George A. Romero, famed director of Dawn of the Dead
, read the zombie-apocalypse genre as being about "revolution, one generation consuming the next." The idea of the living dead stems from social change, people fearing the downfall of one culture as another consumes it. The conservatives -- or the survivors -- are the ones refusing said change, as they attempt to quell the revolt. The dissent from the impeding social mores are then nullified by a shot to the head, or some miraculous concoction that cures the walking dead of their ailment -- a subversion of one opinion for traditional norms.
The spice Dead Space
peppers on its decaying entrée is similar to the former, but varied by a focus on dismembering multiple limbs to subdue a hostile, rather than the trite mechanic of aiming for the head. This may be considered a simple gimmick to add nuance to a tried scenario, however given the importance of organizations within the series' narrative, this new convention actually manifests itself as a metaphor.
In the average zombie story the undead serve as obstacles for the survivors, merely trifles to be disposed of for the advancement of the narrative, and enforce the protagonists' persistence in preserving their ideals. Though the unimportance given to each zombie is utilized to express how the threat is social change as whole, across a body of shambling corpses rather than something unique to an individual. But in this syndicate's tangible manifestation the rising trend exists in an array of individuals, each brought to naught with a coupe de grace to the cerebrum.
But what if these individuals -- these zombies, represented something less than themselves, or the sum of their combined efforts? That's exactly the case with the Dead Space
series as the necromorphs don't represent a change in the tides of society, but rather the consumption of society by organizations. In this case, the objective of the individual's malevolence is replaced by subservience to a cause greater than it -- a future it doesn't necessarily see itself a part of, but rather a reason it can't question or understand, leaving it in a state of blind obedience.
Necromorphs are therefore used as pawns, tools, or cannon fodder. Their sovereigns are earthly organizations that are familiar to players, yet hyperbolic nonetheless. Government, military, science, religion -- all the major institutions of civilized society attempt to harness the power of these brutes as means to their insidious ends. Naturally, their modus operandi is pure hostility, slashing and corroding everything in their path to impel a state of vulnerability in their prey. Consider this a breaking point, a place for the organization to employ the target when it's at its weakest. What follows is recruitment or, indoctrination if you choose to be cynical about the matter. In the most literal sense, this is the conversion process following the subjugation of the quarry, transforming the human into a necromorph. It parallels with how social inequities impel people to join particular groups. For example, the recruitment of the poor for military purposes, or the absolving sins and instilling hope by means of religion -- the diegetic counterparts being EarthGov and Unitology respectively.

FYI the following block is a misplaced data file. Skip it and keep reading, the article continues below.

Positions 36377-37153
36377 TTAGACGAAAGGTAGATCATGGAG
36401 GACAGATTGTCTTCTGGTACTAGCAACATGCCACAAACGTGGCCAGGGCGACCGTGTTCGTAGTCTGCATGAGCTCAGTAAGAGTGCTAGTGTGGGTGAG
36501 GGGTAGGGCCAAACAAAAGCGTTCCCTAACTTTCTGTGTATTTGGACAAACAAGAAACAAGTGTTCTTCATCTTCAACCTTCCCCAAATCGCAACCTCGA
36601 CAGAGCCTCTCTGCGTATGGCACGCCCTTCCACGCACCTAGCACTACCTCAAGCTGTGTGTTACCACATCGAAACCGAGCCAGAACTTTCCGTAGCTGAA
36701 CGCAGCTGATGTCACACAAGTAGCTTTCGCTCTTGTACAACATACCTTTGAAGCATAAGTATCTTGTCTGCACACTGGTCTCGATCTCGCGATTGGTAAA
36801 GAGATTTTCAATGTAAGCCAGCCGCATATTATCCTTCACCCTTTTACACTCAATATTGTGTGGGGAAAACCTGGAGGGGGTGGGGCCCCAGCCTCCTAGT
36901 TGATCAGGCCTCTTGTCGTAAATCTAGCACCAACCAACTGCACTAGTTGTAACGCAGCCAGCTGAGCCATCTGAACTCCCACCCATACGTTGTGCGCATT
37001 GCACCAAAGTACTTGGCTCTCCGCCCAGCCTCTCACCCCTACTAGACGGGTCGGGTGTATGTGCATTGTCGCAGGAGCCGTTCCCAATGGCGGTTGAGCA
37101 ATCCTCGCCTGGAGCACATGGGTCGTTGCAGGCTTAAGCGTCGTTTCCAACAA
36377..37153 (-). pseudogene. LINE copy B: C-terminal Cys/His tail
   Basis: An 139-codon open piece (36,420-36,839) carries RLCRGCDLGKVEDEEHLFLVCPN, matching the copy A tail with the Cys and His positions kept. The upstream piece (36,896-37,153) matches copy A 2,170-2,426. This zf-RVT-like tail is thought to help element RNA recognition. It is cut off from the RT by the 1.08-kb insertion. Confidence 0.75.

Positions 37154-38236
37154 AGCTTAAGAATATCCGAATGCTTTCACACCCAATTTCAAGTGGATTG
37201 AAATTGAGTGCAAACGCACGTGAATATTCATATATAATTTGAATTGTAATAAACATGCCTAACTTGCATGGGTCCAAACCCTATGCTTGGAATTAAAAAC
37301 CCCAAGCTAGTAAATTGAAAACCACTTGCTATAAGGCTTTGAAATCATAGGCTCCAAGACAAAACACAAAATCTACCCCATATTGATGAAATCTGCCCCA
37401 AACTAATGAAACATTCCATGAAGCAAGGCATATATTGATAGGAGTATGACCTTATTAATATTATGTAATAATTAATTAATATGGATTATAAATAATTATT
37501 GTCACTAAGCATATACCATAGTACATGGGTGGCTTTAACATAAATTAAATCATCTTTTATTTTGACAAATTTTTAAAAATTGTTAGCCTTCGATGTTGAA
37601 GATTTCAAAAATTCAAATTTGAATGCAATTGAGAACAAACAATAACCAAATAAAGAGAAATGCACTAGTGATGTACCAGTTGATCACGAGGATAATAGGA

Though the blind submission to organizations is coupled with a blind persistence, in which Dead Space
uses mechanics to shimmer in its dingy halls in using dismemberment as metaphor. Isaac Clarke may be an engineer by trade, though, ironically he spends the majority of his escapades destroying everything in his path. Thusly, he is quite anarchic in nature by not only neglecting the conventions of his profession, but by disestablishing the puppets and constituents of organizations.
Disestablishing, is putting it lightly -- Isaac brutally tears apart necromorphs using the myriad weapons at his disposal. Decapitation does little to hinder a necromorph's intent as it relentlessly uses the resources it has left to inflict harm. Only by mutilating its limbs can the threat be put to rest. From the point of the game's narrative, the monster is made immobile by the lack of appendages. However, to look at the underlying imagery would show that Isaac destroying necromorphs in said manner is actually an allegory for disassembling an organization.
The destruction of an organization is a feat difficult to accomplish, but that's exactly what's exhibited in a necromorph's struggle: the attempt to survive without all of its limbs. Like a necromorph, companies will do everything in their power to survive despite the loss of their constituents. Though only through the disablement of significant partitions can an organization be rendered non-functional or non-profitable. The panned out view of the entire story reflects this core principle, as Isaac's strife in fending off the various organizations of the Dead Space
universe are never enough to keep him out of harm's way, because as he cuts of one arm of organization, the other still swings.
It's by this metaphor for dissolving companies that Dead Space
truly sets itself apart from the rest of the zombie stories littered across the medium. Instead of relying on the lumbering, pedestrian trope of acute gameplay through shooting someone or something in head, Visceral Games focused on delivering unique and varied gameplay that gave deeper meaning to the story, and efficaciously added depth to the antagonists through the absence of character in its pawns.